The emergence of seven bulls by one sire – O-Bee Manfred Justice – in the top 10 PLI bulls in last week’s Holstein bull proofs means inbreeding has the potential to become a problem in UK dairy herds, breeding experts say.
If O-Man’s sons continue to dominate bull proofs in two or three years, there may be a problem, says DairyCo breeding director Marco Winters. However, Mr Winters says unlike North America, where O-Man has been used extensively, he has never been used to the same level in the UK, meaning there are relatively few of his progeny in UK herds.
“O-Man’s semen has always been limited in the UK, which means there aren’t too many of his daughters about. Even his back sires, Elton and Manfred, have not been used widely, meaning the first cross of O-Man’s sons is not a concern.”
However, despite media reports highlighting inbreeding as a problem in UK dairy herds, Mr Winters believes the UK is in a good position. “Because we started off from a Friesian base in the UK and didn’t start introducing Holsteins until relatively recently, the UK’s inbreeding levels are 20-30 years behind North America, where herds are reaching inbreeding levels of 6.25%, which is at the top of what is deemed acceptable.”
The UK is below this level, at 3.5% for young milking heifers. And with numerous breeding tools coming on to the market, this will, hopefully, help stop inbreeding problems occurring, says The Dairy Group’s Bas Van Santen.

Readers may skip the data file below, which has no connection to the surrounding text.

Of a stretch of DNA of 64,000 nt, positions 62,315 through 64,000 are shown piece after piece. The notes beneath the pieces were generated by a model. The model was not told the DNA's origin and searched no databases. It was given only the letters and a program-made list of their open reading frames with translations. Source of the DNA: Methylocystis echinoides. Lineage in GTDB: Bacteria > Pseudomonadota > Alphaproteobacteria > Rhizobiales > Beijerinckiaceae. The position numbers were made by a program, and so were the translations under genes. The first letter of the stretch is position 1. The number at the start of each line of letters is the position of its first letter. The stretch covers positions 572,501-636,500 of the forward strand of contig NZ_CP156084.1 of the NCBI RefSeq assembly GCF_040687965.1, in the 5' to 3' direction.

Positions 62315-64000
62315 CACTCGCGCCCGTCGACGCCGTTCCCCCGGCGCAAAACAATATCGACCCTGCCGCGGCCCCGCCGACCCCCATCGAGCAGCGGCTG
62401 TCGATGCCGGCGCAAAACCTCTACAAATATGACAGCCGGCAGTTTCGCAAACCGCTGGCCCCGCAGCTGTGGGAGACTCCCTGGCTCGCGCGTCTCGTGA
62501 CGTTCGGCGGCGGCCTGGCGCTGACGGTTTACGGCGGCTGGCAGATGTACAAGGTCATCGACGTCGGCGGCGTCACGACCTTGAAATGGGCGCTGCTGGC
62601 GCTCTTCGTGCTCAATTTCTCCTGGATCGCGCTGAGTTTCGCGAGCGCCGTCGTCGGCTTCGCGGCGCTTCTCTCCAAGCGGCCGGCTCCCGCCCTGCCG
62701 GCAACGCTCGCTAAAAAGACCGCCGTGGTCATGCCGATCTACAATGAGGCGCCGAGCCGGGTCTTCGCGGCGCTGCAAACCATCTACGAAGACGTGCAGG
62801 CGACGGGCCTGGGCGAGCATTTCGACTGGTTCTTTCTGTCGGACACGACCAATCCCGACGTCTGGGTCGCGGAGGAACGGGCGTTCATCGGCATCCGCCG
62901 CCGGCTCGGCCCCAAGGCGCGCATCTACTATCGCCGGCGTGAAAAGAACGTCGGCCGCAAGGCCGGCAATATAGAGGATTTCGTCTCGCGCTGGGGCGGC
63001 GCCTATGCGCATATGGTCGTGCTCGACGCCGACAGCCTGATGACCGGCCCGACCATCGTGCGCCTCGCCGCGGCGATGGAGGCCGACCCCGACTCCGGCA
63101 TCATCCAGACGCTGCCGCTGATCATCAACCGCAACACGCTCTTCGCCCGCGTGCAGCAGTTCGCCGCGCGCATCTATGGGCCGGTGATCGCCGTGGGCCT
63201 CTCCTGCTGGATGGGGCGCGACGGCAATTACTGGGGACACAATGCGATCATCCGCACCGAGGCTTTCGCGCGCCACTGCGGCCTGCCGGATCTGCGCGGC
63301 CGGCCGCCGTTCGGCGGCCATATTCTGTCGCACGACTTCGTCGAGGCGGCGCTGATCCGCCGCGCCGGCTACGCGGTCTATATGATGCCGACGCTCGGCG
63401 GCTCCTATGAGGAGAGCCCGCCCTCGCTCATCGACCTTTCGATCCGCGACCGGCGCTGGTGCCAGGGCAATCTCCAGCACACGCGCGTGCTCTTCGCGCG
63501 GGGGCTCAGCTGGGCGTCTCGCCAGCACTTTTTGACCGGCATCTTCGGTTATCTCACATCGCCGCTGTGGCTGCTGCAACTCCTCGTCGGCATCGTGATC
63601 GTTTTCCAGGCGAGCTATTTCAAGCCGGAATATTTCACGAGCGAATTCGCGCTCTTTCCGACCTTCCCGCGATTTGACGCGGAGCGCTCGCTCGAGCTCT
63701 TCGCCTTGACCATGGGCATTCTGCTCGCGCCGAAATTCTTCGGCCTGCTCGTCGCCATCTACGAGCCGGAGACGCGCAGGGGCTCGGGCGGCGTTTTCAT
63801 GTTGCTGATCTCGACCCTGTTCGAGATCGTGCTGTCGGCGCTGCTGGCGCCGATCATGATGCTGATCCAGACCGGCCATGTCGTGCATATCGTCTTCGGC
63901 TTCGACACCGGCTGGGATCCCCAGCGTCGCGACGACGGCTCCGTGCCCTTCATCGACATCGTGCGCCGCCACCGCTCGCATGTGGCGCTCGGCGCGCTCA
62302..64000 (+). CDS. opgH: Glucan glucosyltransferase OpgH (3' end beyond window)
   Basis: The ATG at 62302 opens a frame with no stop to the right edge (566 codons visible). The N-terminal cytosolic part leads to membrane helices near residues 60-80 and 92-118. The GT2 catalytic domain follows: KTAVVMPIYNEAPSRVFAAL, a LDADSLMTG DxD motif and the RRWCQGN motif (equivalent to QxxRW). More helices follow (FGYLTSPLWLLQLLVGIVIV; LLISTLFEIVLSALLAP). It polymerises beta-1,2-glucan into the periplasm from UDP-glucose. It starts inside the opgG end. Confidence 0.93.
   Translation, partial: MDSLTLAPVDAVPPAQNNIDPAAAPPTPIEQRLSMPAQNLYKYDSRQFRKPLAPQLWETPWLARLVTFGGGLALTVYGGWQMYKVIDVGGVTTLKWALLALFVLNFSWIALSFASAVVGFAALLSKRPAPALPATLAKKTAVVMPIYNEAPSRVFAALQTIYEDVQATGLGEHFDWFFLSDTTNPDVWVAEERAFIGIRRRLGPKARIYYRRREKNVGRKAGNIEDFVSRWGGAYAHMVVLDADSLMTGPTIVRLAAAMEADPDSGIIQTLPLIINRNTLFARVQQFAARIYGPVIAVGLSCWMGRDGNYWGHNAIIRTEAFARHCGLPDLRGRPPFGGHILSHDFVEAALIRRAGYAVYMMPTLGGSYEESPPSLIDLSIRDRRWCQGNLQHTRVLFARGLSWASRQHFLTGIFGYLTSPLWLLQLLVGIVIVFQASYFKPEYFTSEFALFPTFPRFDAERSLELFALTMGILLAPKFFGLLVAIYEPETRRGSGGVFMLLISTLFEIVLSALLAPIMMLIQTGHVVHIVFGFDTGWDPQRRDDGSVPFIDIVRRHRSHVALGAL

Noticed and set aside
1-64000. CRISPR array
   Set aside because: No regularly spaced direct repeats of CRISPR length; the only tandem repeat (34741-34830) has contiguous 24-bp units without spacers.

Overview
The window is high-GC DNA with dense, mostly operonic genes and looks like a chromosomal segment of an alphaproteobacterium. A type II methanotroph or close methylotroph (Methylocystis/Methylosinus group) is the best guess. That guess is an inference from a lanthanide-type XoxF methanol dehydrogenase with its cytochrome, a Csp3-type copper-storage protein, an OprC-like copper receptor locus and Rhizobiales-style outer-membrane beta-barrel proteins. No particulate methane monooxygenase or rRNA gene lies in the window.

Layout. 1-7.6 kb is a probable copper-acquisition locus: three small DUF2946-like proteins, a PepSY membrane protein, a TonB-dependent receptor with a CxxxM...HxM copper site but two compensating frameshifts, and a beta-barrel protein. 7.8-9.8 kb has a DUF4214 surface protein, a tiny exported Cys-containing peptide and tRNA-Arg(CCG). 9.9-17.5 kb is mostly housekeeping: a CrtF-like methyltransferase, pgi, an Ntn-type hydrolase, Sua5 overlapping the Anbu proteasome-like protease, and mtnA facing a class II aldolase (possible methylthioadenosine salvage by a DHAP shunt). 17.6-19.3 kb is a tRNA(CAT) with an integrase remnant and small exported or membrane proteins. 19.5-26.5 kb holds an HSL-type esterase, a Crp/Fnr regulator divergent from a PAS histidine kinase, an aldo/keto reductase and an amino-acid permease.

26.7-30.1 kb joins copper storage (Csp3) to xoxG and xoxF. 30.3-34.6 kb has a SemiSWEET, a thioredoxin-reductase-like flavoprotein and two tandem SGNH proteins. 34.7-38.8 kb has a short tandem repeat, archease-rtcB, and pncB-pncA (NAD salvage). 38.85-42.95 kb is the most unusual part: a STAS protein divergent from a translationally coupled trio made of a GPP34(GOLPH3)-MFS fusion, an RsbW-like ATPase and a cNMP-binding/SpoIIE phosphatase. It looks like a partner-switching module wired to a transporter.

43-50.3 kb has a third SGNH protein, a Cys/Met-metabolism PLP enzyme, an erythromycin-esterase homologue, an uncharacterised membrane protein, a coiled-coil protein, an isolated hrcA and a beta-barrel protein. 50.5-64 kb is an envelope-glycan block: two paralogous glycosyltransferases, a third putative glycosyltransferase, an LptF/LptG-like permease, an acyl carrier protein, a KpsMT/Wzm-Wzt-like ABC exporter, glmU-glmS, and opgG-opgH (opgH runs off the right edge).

“There are many mating programmes available to help avoid inbreeding and they should be used. But, most important, to avoid it happening in your herd, you need good records. Having records of bulls used and clear identification of animals is critical so you know you are not inseminating with closely related genetics.”
Mr Van Santen agrees with Mr Winters that if bulls from a different family line are not supplied, then having a lot of high-ranking bulls from the same sire could be a problem. But he believes it will not get to this. “As long as other semen companies offer other bulls that can compete on Profitable Lifetime Index (£PLI) and Type, then we shouldn’t have a problem. I’m sure this will be the case,” he says.
The fact that most of O-Man’s sons are out of different maternal grandsires limits the inbreeding potential, says Mr Winters. “The seven O-Man sons in the top 10 are out of five maternal grandsires. If they had come from more closely-bred cow families, this also would be a cause for concern, but it’s not.”
Mr Winters also envisages sons of other leading sires, such as Shottle and Goldwyn, will enter the bull proofs, which will further dispel the potential for inbreeding. “Inbreeding is being monitored in the industry and when there is cause for concern, we will flag it. But at the moment there isn’t any,” he says.